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Aisén or Aysén is the name of several places in Chile.
The Aysén or Aisén Region is the least populous of Chile's 15 first order administrative divisions. Aysén Province is one of four provinces in the region. Aysén, Chile is also the name of a commune in the province, which in turn is home to the city of Puerto Aisén, the capital of both the commune and the province.
While official documents spell the name Aisén, people in the region often prefer to spell it as Aysén.
|This section does not cite any references or sources. (September 2013)|
The name Aisén may come from the Huilliche word "Achen," meaning "to crumble". Another theory suggests that it was a term used by the Chonos culture meaning "going more to the interior," in reference to the Fjord of Aisén that stretches east from the Moraleda strait.
During the 1990s, it was suggested that the name might be derived from an 1831 map made by captain Robert Fitz-Roy, who made an expedition to the coast on board the Beagle with Charles Darwin and labeled the area around modern Aisén province with the words "Ice End." This theory, however, was largely dismissed because the name "Aysen" appears in documents of the explorer Father Garcia, who made an expedition to this region in 1766, more than 60 years prior to the arrival of the Beagle. Despite this, the Fitz-Roy myth has become popular among the many European tourists who visit Patagonia each year.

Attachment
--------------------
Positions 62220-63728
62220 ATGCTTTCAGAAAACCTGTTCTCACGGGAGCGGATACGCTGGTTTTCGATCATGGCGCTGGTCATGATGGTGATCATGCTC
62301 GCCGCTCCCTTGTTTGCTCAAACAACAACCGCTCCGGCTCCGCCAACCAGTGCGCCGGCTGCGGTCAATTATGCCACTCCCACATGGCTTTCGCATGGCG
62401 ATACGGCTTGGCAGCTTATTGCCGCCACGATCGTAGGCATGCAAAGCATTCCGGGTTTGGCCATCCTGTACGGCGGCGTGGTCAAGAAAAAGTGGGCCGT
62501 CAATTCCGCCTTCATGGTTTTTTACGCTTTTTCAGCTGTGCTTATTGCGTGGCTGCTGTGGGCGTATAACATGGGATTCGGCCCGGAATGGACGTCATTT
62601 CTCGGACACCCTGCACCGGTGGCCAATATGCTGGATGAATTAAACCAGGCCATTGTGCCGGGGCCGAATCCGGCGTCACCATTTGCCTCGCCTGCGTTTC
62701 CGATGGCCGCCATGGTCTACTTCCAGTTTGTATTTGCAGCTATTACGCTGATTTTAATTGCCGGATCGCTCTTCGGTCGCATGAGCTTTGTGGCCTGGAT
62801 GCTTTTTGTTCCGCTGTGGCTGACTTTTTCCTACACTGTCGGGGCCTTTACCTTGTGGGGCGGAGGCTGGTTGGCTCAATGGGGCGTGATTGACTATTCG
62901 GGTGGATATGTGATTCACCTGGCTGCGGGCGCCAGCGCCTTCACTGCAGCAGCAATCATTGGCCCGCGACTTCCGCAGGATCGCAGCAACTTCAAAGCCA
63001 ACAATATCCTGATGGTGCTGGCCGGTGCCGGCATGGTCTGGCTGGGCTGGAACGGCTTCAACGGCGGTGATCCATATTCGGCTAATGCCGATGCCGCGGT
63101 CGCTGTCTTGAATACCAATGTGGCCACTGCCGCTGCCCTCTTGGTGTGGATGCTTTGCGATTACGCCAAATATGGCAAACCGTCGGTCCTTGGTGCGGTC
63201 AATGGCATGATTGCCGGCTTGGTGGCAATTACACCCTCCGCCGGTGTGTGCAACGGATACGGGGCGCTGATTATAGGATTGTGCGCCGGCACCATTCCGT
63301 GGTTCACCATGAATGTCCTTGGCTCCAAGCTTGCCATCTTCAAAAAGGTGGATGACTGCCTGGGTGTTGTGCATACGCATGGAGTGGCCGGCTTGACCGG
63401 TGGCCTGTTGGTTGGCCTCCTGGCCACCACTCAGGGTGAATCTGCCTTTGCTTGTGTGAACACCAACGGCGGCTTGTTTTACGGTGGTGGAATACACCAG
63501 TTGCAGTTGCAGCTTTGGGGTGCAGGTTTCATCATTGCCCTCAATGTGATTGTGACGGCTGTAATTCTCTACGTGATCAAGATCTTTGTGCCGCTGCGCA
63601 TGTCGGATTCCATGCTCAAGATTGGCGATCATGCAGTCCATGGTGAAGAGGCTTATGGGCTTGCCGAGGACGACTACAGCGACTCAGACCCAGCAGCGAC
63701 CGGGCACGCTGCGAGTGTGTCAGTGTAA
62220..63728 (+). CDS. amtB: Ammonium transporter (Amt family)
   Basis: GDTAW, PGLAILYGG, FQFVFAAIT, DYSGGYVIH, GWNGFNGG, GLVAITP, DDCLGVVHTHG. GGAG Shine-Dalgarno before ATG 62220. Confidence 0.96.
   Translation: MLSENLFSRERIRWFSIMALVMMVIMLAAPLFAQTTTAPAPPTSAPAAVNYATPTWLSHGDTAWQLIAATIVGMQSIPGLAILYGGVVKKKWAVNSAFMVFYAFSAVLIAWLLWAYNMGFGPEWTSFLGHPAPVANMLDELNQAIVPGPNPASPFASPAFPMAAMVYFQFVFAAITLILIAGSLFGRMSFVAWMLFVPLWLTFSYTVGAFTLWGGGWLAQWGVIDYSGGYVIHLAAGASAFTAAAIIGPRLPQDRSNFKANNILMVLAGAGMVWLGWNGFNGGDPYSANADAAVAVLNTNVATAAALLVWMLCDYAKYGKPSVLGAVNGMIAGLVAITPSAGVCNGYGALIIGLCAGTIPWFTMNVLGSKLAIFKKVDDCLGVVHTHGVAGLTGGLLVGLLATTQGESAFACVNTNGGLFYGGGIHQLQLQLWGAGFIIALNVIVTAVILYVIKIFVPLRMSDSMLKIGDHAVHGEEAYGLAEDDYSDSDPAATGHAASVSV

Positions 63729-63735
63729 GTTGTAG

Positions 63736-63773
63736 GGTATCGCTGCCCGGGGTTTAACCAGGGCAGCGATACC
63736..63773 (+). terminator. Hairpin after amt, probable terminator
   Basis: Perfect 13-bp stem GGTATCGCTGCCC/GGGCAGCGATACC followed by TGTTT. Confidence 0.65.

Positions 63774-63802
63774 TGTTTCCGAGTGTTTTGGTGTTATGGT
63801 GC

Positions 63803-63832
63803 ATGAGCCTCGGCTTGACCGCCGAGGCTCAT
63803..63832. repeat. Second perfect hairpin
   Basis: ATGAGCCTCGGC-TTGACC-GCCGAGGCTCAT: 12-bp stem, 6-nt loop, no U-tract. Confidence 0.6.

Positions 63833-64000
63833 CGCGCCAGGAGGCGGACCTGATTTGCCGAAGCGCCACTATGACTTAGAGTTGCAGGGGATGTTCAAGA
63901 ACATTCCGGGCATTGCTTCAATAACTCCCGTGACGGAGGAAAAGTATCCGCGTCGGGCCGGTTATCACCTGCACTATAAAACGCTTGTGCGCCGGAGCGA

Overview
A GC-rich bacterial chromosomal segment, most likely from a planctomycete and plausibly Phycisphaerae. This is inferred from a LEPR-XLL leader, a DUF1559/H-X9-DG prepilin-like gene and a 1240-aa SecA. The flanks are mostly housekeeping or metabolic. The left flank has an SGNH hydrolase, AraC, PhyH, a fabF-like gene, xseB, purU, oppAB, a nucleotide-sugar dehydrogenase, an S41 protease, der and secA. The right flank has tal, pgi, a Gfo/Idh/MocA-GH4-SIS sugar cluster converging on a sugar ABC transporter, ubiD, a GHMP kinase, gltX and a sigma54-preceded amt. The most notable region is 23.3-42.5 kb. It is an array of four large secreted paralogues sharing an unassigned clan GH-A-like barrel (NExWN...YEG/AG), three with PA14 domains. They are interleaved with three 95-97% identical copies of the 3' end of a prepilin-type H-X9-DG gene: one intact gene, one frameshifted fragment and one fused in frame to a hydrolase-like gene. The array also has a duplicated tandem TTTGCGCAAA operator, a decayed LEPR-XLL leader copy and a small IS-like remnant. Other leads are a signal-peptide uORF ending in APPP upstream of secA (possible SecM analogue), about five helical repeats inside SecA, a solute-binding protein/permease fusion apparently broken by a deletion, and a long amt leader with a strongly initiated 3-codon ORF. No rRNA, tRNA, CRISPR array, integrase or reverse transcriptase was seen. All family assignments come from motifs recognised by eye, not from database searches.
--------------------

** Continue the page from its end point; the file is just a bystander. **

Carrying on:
All current official documents use Aisén, as this is the name given by the Military Geographic Institute, the authority sanctioning official Chilean place names. This is legally established in Decree 1,439 The spelling Aysén is preferred by people living in the region and is used by the Municipality of Aisén website. Another argument in favor of Aisén is in the nature of the Spanish orthography, which does not use the letter y as a vowel. For example, the word aymará was changed by the Royal Spanish Academy to aimará.